Ciao! Fiat dumps Italy as HQ heads to London

Fiat is officially abandoning its home of Turin after more than a 100 years and heading to London after shareholders approved a merger with the US-based Chrysler, a move which marks the end of the carmaker as an Italian company. READ  

Truck falls into sinkhole in central Rome
The accident happened by Rome’s busy Termini Station. Photo: Twitter

Truck falls into sinkhole in central Rome

A truck driver is recovering from shock after his vehicle toppled into a sinkhole in the heart of Rome on Friday morning. Scroll down the article for photos. READ  

Climber killed in Monte Rosa Massif
The men were climbing the slope that leads to the Vincent Pyramid, an area popular with climbing enthusiasts. Photo: Kubajzz/Wikicommons

Climber killed in Monte Rosa Massif

A climber was killed and a mountain guide is being treated in hospital for hypothermia after they were swept into a crevasse by an avalanche in the Monte Rosa Massif that lies between Italy and Switzerland. READ  

Poste Italiane to invest €70 million in Alitalia
Poste Italiane will invest €70 million in Alitalia. Photo: Vincenzo Pinto

Poste Italiane to invest €70 million in Alitalia

Italy’s state-owned Poste Italiane will invest €70 million in the struggling Alitalia as part of a plan to enable a merger with Abu Dhabi’s Etihad, the company said in a statement. READ  

Italy defiant: we'll stay in Libya despite violence
Members of the Libyan army guarding the western gate of Tripoli in May. Photo: Mahmud Turkia/AFP

Italy defiant: we'll stay in Libya despite violence

Italian Prime Minister Matteo Renzi has insisted European nations must stay in Libya if they are serious about tackling major global issues as other nations evacuated their citizens amid raging violence. READ  

Renzi admits Italy will not meet growth targets
Italy's Prime Minister Matteo Renzi looks on during the presentation of a new car model by Italian automaker Fiat, on July 25, 2014 at the Palazzo Chigi in Rome. AFP Photo/Tiziana Fabi

Renzi admits Italy will not meet growth targets

Italy's Prime Minister Matteo Renzi said on Thursday he expected the eurozone's third largest economy to miss its growth target this year -- a failure that will make it tough for the government to balance its budget. READ  

The Local List
Top ten: hottest Italian men
Roberto Bolle is an Italian ballet dancer. Roberto Bolle photo: Shutterstock

Top ten: hottest Italian men

After Italian men were ranked the most desireable in Europe in a survey last week, The Local takes a look at the hottest the country has to offer. READ  

Dutch defender joins Lazio in €8.5m deal
Netherlands defender Stefan de Vrij has left Feyenoord for Lazio. Photo: Marco Rossi/SS Lazio Press Office/AFP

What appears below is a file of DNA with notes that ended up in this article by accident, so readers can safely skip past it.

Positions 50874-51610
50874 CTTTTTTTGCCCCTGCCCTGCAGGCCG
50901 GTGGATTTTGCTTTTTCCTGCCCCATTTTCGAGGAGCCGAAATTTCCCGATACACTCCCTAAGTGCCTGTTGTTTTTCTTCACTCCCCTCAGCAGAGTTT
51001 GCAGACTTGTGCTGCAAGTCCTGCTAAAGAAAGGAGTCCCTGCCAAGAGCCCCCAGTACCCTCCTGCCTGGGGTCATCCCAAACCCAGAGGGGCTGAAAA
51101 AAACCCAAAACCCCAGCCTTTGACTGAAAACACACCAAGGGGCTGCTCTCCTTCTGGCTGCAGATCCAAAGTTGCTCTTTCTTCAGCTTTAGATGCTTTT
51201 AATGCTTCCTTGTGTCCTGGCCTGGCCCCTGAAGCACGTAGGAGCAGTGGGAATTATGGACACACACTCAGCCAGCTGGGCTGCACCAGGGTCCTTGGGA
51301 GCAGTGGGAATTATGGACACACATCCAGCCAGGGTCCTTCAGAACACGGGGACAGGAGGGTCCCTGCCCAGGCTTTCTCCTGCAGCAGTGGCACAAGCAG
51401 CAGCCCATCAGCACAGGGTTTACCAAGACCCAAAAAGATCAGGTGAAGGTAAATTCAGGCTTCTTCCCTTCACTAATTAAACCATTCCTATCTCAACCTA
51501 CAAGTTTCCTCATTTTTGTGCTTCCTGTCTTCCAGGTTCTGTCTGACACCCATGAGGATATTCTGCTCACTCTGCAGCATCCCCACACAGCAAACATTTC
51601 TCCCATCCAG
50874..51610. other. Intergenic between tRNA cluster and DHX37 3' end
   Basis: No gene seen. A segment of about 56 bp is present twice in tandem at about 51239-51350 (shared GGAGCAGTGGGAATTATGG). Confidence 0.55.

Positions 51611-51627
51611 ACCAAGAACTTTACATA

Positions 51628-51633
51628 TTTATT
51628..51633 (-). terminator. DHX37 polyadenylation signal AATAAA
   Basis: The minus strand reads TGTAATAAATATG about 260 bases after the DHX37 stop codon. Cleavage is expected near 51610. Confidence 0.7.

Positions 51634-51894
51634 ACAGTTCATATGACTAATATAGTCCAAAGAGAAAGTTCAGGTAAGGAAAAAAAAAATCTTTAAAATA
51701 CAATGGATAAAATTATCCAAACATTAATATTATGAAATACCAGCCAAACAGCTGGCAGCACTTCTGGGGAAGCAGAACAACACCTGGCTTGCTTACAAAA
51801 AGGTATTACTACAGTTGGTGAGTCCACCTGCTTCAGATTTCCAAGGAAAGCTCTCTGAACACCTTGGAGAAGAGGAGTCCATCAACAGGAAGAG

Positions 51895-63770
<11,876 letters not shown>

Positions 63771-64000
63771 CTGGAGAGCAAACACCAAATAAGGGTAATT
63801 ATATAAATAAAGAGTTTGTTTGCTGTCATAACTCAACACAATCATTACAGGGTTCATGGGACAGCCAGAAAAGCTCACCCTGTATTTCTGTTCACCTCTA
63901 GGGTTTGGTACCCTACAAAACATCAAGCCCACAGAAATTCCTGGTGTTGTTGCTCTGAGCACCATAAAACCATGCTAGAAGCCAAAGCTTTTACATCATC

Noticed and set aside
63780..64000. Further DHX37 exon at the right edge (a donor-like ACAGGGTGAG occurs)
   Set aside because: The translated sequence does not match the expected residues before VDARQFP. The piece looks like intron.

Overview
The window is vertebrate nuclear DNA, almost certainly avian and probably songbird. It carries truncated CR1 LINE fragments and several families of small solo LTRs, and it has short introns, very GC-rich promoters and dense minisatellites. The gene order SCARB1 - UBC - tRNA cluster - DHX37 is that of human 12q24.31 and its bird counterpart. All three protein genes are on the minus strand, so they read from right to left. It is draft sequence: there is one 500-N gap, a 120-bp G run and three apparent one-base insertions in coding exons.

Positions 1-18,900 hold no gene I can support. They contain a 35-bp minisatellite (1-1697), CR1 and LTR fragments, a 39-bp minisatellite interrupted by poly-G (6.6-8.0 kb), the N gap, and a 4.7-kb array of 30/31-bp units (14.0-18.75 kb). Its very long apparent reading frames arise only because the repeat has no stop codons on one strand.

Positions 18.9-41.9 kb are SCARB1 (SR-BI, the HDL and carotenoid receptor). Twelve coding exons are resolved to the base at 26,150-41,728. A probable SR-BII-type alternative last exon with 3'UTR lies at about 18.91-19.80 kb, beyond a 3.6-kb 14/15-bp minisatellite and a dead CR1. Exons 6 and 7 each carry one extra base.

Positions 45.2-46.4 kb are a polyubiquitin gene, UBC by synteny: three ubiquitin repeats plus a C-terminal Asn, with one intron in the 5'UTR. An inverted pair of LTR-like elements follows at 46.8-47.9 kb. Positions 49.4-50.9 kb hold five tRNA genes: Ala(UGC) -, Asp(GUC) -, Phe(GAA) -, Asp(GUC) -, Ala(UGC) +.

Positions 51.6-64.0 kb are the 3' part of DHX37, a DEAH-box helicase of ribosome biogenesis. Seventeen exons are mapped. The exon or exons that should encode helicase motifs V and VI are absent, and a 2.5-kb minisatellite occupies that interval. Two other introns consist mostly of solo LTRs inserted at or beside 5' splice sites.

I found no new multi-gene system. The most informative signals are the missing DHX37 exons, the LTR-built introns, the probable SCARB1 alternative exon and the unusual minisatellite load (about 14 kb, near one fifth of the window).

Dutch defender joins Lazio in €8.5m deal

Netherlands defender Stefan de Vrij has left Feyenoord for Lazio, the Italian Serie A club has announced. READ  

US tourists outraged over €42 ice cream bill
An ice cream in Rome can cost less than €2 - depending on where you go. Gelato photo: Shutterstock

US tourists outraged over €42 ice cream bill

UPDATED: An American couple were outraged after being charged €42 for three ice creams and a bottle of water at a bar in central Rome, asking the police to intervene, but the manager told The Local it was "their fault" for not reading the menu. READ  

How to avoid getting ripped off in Rome
VIDEO: Inmates get 'Happy' in Italian prison
'I never imagined it could feel this good': Nibali
Italian prison blasted over inmate 'happy hour'
Top 10 cycling routes in Italy
Top 10 foreign films made in Italy
Ukraine tragedy hits Mogherini's EU hopes
'Life in Italy is not how I thought it would be'
Critics scramble to block Mogherini from EU job
'Italy's ginger gene spread from Sicily'
'Refugees can contribute positively to Italy'
Hospital to obese patient: Go to a vet instead
Italy backs controversial Russian gas pipeline
Ten things tweeters love about Italy
Italy: no place for pets?
Why doctors in Italy refuse to give abortions
Italy's centre-right leader open to gay unions
Top ten reasons Italians hate summer
Italy under fire over its huge debt
Americans taught how to 'rap' Italian gestures
How does Italy compare to its EU neighbours?
The Italian explorer training astronauts
Top ten: Italy's gay-friendly holiday hotspots
Latest news from The Local in Austria

More news from Austria at thelocal.at

Latest news from The Local in Switzerland

More news from Switzerland at thelocal.ch

Latest news from The Local in Germany

More news from Germany at thelocal.de

Latest news from The Local in Denmark

More news from Denmark at thelocal.dk

Latest news from The Local in Spain

More news from Spain at thelocal.es

Latest news from The Local in France

More news from France at thelocal.fr

Latest news from The Local in Norway

More news from Norway at thelocal.no

Latest news from The Local in Sweden

More news from Sweden at thelocal.se

jobs available